I wrote a program that used recursion to convert between the number bases some time ago. I am currently working on some pointer values (for class objects) in hex and would like to convert these to integers for use in an array. Instead of having to include a header file for the base-conversion program I have, I am just wondering if the C++ library has in-built base-conversion functions I can readily use; I couldn't find any when I searched through it!
I know kbw; but what I'm asking is if in-built, system-defined functions exist that perform base conversions. Like I wrote earlier, I already did write a recursive program to do just that; but, in my pursuit of minimalism in coding, I just would like to exploit the C++ library's provisions if such base-conversion functions are available. I'm guessing there aren't.
I didn't see your post before my last post! Is that 'stoi' an in-built C++ function? I'm guessing it stands for 'string-to-integer', right? Are there any you know of for conversions between the number bases??
I am not entering the pointer values as data; the system generated them(in hex) as the addresses of the class objects I'm working on, in response to the manipulation, using pointers, of a particular data member across all the objects. To ascertain the correctness of the data processing, I printed a list of the addresses of the objects - the sequence I obtained indicated that the desired computation was achieved.
However, I need to find a way of converting these addresses into integers to be stored in an array through the use of an in-built, base-conversion function, if available. At least, that was my initial motive! But now, I'm just thinking probably I should just store the addresses as string constants and access the array later as such. Moreso now that no one seems to be able to come up with such relevant in-built function! Currently, I have declared that array as of type integer.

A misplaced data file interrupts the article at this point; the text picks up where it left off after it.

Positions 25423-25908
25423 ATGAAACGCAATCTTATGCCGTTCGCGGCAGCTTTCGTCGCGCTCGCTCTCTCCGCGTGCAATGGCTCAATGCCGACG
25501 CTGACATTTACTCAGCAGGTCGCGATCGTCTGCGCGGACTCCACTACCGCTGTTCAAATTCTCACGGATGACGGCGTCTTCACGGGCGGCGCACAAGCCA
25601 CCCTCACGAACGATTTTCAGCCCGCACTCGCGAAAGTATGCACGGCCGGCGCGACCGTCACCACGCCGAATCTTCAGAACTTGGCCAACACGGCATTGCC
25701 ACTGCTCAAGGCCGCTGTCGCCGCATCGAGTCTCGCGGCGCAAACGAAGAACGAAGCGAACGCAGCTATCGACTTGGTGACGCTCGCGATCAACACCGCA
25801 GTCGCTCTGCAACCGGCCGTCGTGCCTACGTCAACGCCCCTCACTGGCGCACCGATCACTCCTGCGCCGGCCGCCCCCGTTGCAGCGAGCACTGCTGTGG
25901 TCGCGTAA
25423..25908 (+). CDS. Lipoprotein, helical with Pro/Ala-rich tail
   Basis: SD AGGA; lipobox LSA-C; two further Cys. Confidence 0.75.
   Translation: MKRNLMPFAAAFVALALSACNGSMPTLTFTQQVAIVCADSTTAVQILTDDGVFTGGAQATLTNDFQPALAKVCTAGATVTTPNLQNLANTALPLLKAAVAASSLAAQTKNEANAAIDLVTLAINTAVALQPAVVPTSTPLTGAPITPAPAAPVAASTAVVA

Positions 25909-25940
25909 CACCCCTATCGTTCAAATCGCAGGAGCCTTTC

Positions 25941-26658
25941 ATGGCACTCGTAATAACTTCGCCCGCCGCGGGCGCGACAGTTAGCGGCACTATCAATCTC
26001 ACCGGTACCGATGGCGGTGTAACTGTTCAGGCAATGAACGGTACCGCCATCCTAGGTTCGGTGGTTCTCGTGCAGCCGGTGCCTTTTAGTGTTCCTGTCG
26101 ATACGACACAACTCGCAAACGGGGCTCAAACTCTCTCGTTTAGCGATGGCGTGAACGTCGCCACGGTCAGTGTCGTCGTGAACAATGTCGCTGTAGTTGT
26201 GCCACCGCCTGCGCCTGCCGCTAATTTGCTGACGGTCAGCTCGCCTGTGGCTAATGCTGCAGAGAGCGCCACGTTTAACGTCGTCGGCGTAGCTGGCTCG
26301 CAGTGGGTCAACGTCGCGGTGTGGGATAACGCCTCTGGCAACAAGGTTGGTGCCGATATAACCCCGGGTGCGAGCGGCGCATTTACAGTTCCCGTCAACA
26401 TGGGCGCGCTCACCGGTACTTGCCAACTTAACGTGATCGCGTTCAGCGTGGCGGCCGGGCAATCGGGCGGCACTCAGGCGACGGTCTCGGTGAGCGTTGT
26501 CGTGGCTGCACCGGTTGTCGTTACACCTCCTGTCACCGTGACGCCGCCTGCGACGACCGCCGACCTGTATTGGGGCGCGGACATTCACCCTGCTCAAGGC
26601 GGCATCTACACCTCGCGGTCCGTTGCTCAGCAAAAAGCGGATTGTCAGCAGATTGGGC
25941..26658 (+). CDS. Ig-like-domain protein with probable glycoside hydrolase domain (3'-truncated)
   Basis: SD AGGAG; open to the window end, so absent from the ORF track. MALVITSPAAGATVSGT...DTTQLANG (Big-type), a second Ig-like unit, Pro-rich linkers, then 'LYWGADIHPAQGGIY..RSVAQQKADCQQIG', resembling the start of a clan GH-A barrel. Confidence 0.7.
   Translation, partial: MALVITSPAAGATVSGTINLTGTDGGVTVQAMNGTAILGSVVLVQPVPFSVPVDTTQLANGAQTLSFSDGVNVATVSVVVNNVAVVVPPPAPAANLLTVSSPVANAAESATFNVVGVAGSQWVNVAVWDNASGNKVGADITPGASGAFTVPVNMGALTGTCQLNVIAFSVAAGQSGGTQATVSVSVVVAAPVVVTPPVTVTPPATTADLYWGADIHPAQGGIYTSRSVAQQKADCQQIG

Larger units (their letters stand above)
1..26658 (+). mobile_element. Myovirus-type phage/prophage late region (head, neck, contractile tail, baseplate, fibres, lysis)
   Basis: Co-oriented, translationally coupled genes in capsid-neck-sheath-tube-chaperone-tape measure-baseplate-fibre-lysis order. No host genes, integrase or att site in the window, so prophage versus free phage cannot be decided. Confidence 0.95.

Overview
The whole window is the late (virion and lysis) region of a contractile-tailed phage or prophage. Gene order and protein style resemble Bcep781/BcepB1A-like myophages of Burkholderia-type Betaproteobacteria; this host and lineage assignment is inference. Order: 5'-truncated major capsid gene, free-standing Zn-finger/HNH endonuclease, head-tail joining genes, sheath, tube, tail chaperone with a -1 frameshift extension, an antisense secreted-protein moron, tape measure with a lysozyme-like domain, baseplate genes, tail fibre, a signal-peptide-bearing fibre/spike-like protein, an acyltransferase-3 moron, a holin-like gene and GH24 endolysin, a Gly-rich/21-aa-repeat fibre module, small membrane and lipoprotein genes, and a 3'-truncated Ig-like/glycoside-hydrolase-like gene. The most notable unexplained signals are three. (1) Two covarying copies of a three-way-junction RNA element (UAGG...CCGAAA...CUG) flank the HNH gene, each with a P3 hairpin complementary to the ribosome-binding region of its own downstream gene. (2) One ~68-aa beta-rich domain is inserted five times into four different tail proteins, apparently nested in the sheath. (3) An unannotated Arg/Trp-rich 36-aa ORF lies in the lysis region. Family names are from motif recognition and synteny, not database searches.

@JLBorges,Three questions for you:
#1. Am I right to infer from your post that there is no in-built function to do what I want; I just have to write a conversion function myself? #2. What is that stoull() function you invoked in your code? #3. I see unsignedlonglong in your code; does that duplication serve to augment the maximum size of the integer allowed? In other words, is it correct to deduce that unsignedlonglong can store a much larger integer than unsignedlong(which I'm more used to)?
However, you may find that std::stoull() and friends are missing from your library. Some implementations (for instance the GNU libstdc++) have not yet implemented this function. In which case, you have to write a function yourself as a temporary work around.
The types longlong and unsignedlonglong were added in C++11. These are expected to be at least 64 bits wide, and on almost all implementations have a wider range than long / unsignedlong.
See the table at the end of this page: http://en.cppreference.com/w/cpp/language/types